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  • Karel Schmiedberger

Lyophilization of herbs

Updated: Sep 14, 2023

Freeze-dried herbs after unloading from AMARU freeze dryer

When we test our lyophilizer, we often repeat the same foods, unless we are testing a specific product for a prospective customer. However, on the blog you will always see an article from one freeze-dryer. It probably wouldn't make sense to write seven times about freeze-dried carrots. This time, however, we're going to have a reparation with herbs that won't be lacking in sharp data and new findings.

Note: This test was performed on an earlier model of the AMARU lyophilizer. We have made several improvements since then and today the capacity would be higher and the process faster.


Still, none of us have planting beds of herbs that produce the kilograms of the necessary loading. However, we do have a wholesale Macro and with it, frozen herbs. In order to make the load a little more varied, I loaded a total of 1.8 kg of basil in small bags, as well as 2.7 kg of a mixture of 8 herbs, which specifically means:

  • 47% parsley

  • 12% dill

  • 12% watercress

  • 10% chervil

  • 9% chives

  • 5% sorrel

  • 4% rocket

  • 1% basil

With this odd coalition, no one has yet been able to tell me what the jumble of different herbs would be good for, but for the purposes of the test it will work perfectly.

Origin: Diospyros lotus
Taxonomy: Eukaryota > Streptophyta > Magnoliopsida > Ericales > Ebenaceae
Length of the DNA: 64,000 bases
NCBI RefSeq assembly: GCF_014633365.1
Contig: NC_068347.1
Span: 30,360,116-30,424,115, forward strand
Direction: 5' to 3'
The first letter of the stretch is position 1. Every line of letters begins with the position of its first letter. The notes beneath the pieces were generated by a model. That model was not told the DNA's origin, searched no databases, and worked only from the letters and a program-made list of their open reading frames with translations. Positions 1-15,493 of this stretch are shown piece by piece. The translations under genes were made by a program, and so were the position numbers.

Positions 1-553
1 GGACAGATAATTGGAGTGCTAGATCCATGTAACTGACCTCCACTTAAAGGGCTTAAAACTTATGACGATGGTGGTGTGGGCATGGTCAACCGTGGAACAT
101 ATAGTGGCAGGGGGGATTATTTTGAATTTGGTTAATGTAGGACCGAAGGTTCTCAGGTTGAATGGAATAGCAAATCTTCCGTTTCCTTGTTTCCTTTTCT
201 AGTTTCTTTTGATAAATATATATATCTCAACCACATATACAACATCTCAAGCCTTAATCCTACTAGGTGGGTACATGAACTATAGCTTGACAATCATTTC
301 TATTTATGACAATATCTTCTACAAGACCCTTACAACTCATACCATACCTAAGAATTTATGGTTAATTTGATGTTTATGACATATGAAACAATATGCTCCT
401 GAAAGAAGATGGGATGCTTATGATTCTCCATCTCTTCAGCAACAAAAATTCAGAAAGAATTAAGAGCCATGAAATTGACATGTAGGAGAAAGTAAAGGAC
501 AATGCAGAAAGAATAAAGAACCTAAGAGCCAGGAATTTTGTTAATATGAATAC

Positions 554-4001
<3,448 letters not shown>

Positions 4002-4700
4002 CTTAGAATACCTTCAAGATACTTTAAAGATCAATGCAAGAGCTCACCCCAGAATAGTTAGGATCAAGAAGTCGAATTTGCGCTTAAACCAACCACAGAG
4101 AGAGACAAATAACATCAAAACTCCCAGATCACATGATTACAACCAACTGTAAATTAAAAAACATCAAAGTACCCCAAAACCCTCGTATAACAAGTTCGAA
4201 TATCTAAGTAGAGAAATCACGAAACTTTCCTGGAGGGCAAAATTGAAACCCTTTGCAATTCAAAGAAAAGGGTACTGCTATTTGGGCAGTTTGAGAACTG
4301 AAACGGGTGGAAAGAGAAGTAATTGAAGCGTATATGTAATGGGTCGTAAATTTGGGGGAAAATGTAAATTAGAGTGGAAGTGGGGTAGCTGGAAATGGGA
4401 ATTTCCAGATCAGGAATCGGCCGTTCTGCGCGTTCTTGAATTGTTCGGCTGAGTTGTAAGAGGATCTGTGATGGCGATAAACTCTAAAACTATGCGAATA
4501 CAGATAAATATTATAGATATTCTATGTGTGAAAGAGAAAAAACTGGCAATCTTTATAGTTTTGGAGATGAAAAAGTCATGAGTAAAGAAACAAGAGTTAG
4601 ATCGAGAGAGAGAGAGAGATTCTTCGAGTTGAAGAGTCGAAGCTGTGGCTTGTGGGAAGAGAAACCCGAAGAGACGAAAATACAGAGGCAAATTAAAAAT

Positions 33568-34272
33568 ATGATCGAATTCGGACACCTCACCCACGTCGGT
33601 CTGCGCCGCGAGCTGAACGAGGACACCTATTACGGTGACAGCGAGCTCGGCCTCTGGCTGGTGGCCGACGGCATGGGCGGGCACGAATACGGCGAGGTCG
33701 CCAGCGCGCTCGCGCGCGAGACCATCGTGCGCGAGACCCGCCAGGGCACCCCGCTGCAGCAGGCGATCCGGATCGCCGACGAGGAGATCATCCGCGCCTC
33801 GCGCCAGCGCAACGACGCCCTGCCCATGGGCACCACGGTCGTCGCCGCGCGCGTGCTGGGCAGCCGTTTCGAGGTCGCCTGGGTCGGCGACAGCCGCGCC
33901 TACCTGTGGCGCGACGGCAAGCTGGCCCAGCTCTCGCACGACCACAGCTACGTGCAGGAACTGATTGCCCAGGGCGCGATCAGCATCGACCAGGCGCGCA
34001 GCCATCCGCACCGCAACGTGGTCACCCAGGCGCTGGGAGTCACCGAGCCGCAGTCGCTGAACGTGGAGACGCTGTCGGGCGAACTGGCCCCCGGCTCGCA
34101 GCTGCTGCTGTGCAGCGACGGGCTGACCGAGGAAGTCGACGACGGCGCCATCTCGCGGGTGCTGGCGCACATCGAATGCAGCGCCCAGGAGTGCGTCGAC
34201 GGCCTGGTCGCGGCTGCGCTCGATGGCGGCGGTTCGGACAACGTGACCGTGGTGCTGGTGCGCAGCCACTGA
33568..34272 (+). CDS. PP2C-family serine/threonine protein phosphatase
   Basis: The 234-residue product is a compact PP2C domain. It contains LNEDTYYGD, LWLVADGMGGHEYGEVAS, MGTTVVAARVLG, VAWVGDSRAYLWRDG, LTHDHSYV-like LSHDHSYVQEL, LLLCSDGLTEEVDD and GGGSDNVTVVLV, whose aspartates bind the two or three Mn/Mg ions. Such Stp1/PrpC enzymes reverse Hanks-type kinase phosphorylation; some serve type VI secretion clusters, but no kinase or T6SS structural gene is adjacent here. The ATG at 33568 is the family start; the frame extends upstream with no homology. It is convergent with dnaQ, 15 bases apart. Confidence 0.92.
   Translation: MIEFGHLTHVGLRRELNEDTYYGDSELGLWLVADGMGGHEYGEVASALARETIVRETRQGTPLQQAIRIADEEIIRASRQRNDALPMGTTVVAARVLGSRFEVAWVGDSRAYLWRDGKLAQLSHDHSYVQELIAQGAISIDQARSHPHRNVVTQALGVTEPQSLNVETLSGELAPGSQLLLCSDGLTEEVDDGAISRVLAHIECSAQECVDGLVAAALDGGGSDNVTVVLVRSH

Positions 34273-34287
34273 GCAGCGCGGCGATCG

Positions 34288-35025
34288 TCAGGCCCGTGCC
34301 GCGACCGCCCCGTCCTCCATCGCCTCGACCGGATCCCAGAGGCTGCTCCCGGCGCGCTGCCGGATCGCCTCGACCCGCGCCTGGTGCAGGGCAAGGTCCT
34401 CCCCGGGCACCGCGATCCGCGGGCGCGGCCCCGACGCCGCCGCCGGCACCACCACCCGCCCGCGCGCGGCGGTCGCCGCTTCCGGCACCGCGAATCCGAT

Basil (left) and mix of 8 herbs (right) before loading into AMARU freeze dryer

The herbs were finely chopped in the package, which made the job very easy. A total of 4.5 kg of herbs came out to exactly five product trays, with the layer reaching a height of 2 cm. In other words, the trays were full to the brim and it would have been difficult to dry a larger quantity. At the same time, it is worth remembering that it is not a good idea to load much less than the stated capacity of 5-7 kg, as this could damage the product.


As the herbs were frozen, AMARU did not have much trouble with freezing. When loaded, the sensors showed a temperature of around -1°C. The required temperature of around -30°C was reached after about 8 hours of freezing.


Although the very finely chopped herbs do not have thick stems like nettles, the greater weight and thus the higher amount of water in the product obviously had an impact on the length of the freeze-drying process itself. The graph indicated that the process was complete after 34 hours of drying.


Traditionally, judge for yourself in the video below. All the herbs were completely dry. Probably the result was also aided by chopping them into fine pieces, which after drying can be ground into a fine powder.

There is probably no point in restating the chapters as recovery or rehydration... On the contrary, it should be noted, every 900 g of basil (1 product tray) turned into 75 g, which means 8.3% of the original weight. In the case of the mix of 8 herbs, about 115 g remained on each tray, which corresponds to almost 13% of the original weight.


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